Ski badge


He'd won. And we'd won. A win-win.

So far, so good.


Will we remember the next time?



With love,


Aka The Writing Parent



'Tell us the story,' the children say.

'Which one?' I ask.

'The tiger one.'



My father is a human but my mother is a tiger.

Her colouring is remarkable. Dark brown, almost black-ish, with tiger stripes showing through her under-carriage, so she looks permanently like a tiger in the shade. It's no wonder my father fell in love with her. She's so special.


A moment of love they shared, but tigers are wild and my father knew he couldn't keep her, not without a fight he would probably lose. So she roams her jungle forests and my father roams near her, where he can spy her from time to time swishing shadowy through the long grasses.

I grew up, a girl with a black ponytail, white skin and eyes the colour of tiger's eye: normal human girl on the outside. Knowing inside I was tiger-ish.

Tiger-ish-ness comes out at moments. Then I know, like my mother, I must prowl alone, and keep from those I love so I don't eat them, in a moment of mistake.

I don't go near her, though I've met her, with her blackish-brown markings, and she has seen me too. We have looked into each other's tiger's eyes. But I'm not a baby she could bundle and own. She left me to the care of others, and roams alone.


I roamed too, apart.


I left the home and combed the loneliest beaches of the world. I wanted only those that were wild and free.

On a long stretch of sand in Norway, I crawled from promontory to promontory, pounding great stretches with my tiger-ish strides, velvet soft paws leaving feathery marks on the sand where I'd been. A cat, I was afraid of the sea, so grey and cold and wet. My fur yearned for the warmth of the tropics.

I flew to Thailand, each paw delicately balanced on an armrest above a cigarette ash holder, my back arching as waves of tiger-ish-ness protested the restraints. My tiger loved to look out the small windows at the clouds. They reminded me of softest grasses under my belly and dreamy white dunes. My tiger mind flew out with the birds while my powerful pads pushed where hands are supposed to rest.

Thailand was warm. I found a beach. I stretched my cat fur in delight on the sand, and my skin turned a tiger-ish brown under the black hairs. I played in the sea! I told my tiger to stay curled on the sand while my girl laughed and leapt under the water. I found my inner fish.

When my tiger was tired of being soggy wet, I borrowed a board to stand on the waves instead, and roam without getting damp. But my tiger claws found it hard to grip the slippery surface, so we gave up and moved on. Too crowded in Thailand anyway. I wanted somewhere hotter still.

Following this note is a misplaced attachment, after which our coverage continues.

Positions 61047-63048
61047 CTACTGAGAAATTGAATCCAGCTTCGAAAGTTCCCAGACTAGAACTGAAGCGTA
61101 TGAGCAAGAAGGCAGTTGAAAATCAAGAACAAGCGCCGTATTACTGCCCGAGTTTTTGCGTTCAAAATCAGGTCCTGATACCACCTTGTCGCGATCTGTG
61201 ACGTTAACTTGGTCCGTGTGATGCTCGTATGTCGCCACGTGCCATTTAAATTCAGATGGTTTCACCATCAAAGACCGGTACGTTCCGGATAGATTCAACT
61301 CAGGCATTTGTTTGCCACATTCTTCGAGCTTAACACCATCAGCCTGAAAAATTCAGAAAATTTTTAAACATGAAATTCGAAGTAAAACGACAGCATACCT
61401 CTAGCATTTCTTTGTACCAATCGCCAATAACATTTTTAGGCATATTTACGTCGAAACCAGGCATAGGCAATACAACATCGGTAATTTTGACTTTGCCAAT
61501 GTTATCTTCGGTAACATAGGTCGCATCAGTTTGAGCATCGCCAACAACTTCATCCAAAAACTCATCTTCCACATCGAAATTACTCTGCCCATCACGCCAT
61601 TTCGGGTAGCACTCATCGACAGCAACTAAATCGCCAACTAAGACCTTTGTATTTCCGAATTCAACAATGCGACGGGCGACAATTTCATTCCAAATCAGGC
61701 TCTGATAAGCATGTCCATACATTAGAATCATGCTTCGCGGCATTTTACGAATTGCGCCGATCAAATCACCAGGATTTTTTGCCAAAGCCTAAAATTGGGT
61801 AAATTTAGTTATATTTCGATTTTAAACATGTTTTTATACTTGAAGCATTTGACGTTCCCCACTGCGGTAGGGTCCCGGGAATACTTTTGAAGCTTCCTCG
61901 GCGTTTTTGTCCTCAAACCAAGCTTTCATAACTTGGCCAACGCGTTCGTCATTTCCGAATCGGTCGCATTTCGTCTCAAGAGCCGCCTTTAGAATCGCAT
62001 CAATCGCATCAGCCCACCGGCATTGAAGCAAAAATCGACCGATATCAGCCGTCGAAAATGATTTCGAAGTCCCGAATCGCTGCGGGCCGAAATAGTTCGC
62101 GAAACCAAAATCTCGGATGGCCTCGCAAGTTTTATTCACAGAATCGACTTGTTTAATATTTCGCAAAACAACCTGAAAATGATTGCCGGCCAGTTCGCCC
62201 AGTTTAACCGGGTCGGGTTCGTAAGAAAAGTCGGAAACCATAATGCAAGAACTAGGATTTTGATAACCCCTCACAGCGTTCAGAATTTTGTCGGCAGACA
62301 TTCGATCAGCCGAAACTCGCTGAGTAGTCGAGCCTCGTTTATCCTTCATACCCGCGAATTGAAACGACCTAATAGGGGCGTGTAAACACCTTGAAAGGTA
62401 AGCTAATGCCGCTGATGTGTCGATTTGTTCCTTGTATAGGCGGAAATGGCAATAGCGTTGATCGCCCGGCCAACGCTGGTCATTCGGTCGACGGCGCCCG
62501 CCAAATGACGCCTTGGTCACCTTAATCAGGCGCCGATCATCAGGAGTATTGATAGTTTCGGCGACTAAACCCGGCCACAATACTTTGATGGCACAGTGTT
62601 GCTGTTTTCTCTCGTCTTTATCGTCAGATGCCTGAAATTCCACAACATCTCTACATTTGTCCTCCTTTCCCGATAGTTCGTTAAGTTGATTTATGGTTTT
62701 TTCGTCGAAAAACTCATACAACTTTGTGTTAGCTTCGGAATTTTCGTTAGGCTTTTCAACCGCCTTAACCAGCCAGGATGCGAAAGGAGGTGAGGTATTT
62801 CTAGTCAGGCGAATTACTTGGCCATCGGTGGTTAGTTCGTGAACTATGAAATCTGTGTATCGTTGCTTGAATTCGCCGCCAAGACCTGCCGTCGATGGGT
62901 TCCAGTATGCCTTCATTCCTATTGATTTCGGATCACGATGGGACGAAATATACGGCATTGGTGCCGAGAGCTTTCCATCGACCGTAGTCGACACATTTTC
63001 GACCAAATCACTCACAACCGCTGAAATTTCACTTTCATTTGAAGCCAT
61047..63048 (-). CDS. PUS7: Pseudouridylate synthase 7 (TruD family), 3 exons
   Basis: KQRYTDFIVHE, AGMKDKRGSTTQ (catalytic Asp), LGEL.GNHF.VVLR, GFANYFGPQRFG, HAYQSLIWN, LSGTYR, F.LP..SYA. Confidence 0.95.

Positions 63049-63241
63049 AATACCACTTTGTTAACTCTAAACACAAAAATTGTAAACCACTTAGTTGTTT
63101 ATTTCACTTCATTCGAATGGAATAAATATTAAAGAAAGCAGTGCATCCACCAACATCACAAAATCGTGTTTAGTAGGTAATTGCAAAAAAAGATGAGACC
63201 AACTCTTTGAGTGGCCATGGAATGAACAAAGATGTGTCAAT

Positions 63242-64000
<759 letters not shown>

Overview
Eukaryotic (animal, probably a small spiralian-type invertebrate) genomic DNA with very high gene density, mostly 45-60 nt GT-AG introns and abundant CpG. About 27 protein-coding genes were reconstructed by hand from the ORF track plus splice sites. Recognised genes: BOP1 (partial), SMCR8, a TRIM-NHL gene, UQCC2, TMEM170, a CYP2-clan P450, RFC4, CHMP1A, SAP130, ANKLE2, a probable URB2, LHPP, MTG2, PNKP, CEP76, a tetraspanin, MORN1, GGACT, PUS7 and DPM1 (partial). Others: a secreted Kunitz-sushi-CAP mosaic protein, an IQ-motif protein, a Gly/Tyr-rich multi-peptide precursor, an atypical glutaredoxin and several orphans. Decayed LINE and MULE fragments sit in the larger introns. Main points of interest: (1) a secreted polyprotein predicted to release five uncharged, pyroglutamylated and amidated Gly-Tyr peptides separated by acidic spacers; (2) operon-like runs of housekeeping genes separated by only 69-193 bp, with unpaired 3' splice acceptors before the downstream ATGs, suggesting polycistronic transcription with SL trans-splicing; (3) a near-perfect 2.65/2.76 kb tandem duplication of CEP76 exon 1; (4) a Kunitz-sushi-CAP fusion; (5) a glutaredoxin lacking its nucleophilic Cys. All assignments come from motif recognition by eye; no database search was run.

I went to India, where I was afraid I would run into my mother.

I couldn't remember her place - I was so young when my father came to the home, took my paw and led me to her. I had no sense of time or space, and my father didn't talk much. He lived on the edge of society, did his work and looked out for shadows, swishing through the grass.


'What did Grandfather do?' my son asks. 'Will we see him one day?'

'Grandfather's a hunter,' I reply. 'But hunting is hard to do today. He tried to hunt but he got no money, no tiger either. So he hunts money instead. He sits in a cubicle tapping away, thinking of big tiger paws slipping over the keys. But the hunter is still in his eyes. Will we see him one day? I don't know, my son. If he roams this way.'


My son looks for a moment with his big brown eyes, shrugs and goes to hunt for a stick.


I didn't meet Mother in India. She must not have been there. I saw all sorts of other things instead - everything. Everything in one small space. That is why people dream of India - the colours, the smells, the people, the food.

But the heat!

I fell in love with an Indian saree, and my girl said, maybe I could do this too. Maybe I can make something with these paws of mine, retract these claws for a while, and keep clothes around my body. 

I thought of you, the two of you.


So many people in India, and so hot. My cat fur loves to stretch out in warmth, but I was getting sticky here. So I packed my saree in a bag and returned to where I had begun.

I got a room, with a bed, stretched out my saree and studied it. Women carrying baskets of rice, and a peacock with colourful plumes. Coral pink, red and gold, sequins sparkling here and there.

My tiger paws were soft as silk as I held the fabric.

I looked at it a long hard time.

'It is a start,' I said. 'A start.'

I folded it carefully back into my bag.


Every time I dreamed of crawling along Nordic sands or swishing between Indian grasses, I took it out, and looked at coral, red and gold, women with baskets, colourful peacock plumes; I put needle to canvas, and pulled the thread through. And pulled it through again. I built up a fabric, created a design.

I found a hunter in a cubicle and he knew me too.


My daughter looks at me with big round eyes. Brown flecked with yellow, and tiny black stripes.

'Are you still tiger-ish inside?' she asks.

I brush the sand from her forehead and lay my paw on her hair. I think of my answer before I reply.

'Am I still tiger-ish inside?' I say. 'My darling, I gave up tiger-ish-ness for you.'

'Will you be tiger-ish again one day?'

I consider my answer before I reply.

'Will I be tiger-ish again, my darling?' I kiss her.

'I'll be tiger-ish, yes. So might you.'


Elizabeth Ritchie

What is your greatest fear?

What is your greatest fear as a parent?

Are they the same thing, or different?

(My greatest fear, I think, - or one of them, at least -  is seriously harming my kids in some way. So, for me, my greatest fear and my greatest parenting fear are the same).